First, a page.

3Tr[12()Q2

    ](2.7)

    A2(V)A1(V) = TrV[12()

    ]. (2.8)

    These equations are exact for any , though they will be most useful in the 0 limit.It would be interesting to see whether the phantom term can also be used to compute the

    boundary state [17].

    The phantom term defined here is useful only if U+ is invertible3 and the 0 limitsensibly defines a boundary condition changing projector which simplifies the calculation

    of observables. The latter might not occur if the boundary condition changing projector

    does not exist (a possibility explained in [10]) or if it is degenerate. For example, when

    U = 0 the projector in the phantom term is the identity string field, and the resulting

    decomposition (2.3) into a pure gauge and phantom piece,

    2 = 11()

    + (2 1) 12()

    , (2.9)

    2We use Tr[] to denote the 1-string vertex (Witten integral) and TrV [] to denote the 1-string vertex

    with a midpoint insertion of V [11].3For example, U = Q(BK) = K2 is a singular gauge transformation from the perturbative vacuum to

    itself, but the inverse of K2 + would be defined as an integral over wedge states which at best converges

    in a distributional sense. In this case the identity (2.3) should be treated with care, or it may be more

    convenient to either make a different choice of U or a different type of splitting between pure gauge and

    phantom terms, analogous to, but different from, (2.3). An example of this is discussed in the next section.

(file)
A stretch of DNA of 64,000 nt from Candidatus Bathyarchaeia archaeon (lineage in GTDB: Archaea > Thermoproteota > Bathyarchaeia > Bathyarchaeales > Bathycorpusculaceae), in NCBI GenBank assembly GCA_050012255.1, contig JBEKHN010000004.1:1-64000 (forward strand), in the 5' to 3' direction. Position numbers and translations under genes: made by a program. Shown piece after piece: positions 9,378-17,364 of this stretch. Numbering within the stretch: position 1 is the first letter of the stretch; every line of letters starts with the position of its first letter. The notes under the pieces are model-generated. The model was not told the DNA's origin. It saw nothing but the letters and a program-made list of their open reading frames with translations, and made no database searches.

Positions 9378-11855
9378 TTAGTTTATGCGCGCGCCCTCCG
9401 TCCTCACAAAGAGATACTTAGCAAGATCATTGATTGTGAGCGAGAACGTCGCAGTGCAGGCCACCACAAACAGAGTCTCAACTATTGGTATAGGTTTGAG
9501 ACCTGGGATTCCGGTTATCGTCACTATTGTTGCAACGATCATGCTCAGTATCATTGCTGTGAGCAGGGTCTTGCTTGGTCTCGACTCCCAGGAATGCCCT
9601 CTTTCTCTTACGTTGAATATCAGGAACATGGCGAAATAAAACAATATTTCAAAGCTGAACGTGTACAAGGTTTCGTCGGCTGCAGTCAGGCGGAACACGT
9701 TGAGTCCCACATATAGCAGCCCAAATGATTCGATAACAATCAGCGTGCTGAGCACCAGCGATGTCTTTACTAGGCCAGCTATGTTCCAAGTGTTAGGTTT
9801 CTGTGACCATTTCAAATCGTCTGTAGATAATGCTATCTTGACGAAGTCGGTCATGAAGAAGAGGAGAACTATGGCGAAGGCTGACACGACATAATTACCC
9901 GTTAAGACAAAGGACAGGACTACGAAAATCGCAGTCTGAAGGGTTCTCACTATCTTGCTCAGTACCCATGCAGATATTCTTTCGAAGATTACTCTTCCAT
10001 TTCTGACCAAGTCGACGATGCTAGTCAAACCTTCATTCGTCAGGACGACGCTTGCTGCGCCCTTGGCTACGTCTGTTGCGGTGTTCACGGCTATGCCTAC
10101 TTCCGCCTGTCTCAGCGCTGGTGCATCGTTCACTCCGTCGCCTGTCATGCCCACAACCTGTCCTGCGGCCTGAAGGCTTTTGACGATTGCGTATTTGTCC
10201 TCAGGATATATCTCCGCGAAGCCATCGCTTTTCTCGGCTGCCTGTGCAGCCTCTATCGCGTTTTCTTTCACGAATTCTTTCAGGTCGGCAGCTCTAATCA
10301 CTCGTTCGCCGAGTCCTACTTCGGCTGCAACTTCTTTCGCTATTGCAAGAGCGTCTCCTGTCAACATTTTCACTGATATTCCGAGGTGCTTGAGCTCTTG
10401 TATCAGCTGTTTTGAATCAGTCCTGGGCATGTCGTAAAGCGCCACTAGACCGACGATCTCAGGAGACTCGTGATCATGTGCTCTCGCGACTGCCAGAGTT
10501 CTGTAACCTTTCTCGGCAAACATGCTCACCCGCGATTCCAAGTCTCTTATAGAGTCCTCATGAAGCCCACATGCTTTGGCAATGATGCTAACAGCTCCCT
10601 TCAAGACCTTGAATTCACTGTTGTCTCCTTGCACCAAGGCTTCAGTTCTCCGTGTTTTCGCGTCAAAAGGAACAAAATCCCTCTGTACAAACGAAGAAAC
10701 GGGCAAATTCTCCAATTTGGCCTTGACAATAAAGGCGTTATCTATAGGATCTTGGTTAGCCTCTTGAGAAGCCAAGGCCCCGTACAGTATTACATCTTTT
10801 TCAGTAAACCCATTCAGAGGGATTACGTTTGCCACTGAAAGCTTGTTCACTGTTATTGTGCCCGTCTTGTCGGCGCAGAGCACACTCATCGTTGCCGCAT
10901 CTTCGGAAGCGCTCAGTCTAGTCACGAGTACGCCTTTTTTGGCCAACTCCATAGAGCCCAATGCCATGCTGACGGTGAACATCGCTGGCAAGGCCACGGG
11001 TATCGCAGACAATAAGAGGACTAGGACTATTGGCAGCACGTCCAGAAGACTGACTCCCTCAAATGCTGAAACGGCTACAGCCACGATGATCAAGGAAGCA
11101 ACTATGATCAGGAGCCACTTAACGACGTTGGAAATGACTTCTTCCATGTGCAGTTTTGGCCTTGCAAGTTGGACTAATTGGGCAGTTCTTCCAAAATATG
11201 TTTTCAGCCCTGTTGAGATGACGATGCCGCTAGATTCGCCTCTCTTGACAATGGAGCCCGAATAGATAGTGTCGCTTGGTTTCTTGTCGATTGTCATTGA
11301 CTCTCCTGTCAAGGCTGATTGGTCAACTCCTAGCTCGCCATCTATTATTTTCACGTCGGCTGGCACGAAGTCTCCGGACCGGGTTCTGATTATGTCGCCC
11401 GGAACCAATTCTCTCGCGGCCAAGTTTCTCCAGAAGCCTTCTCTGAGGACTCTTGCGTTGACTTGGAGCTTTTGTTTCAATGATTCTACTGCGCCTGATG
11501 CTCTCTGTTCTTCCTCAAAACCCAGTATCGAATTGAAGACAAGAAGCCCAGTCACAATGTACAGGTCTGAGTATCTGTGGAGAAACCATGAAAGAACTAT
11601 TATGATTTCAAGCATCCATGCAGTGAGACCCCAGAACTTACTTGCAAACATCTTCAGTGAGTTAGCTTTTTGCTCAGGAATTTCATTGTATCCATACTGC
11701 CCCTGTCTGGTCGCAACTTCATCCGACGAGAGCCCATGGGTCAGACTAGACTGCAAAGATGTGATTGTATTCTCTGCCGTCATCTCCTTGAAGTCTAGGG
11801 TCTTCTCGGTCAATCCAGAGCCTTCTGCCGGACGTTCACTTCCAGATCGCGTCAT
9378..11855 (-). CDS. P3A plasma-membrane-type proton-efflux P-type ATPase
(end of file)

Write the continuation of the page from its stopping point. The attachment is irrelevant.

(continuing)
3

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    is too trivial to be useful. The examples we have analyzed concern a choice of U derived

    from b of the form

    b = Bf(K) (2.10)

    where f(K) is a state in the wedge algebra with f(K) > 0. (See [2, 18] and appendix A

    of [8] for definitions of K,B, c and the algebraic notation we use here.) In this case, we

    have always found that the phantom term is proportional to the sliver state, and the 0limit simplifies upon application of the L level expansion4 to fields inside the phantomterm while ignoring subleading levels which do not contribute. We will see how this works

    in later examples. For more exotic choices of U we do not know what form the boundary

    condition changing projector or the phantom term might take, or whether they will be

    useful for analytic calculations of observables.5

    Note that the phantom term is a property of a pair of solutions and a singular gauge

    transformation relating them. In this sense, a solution by itse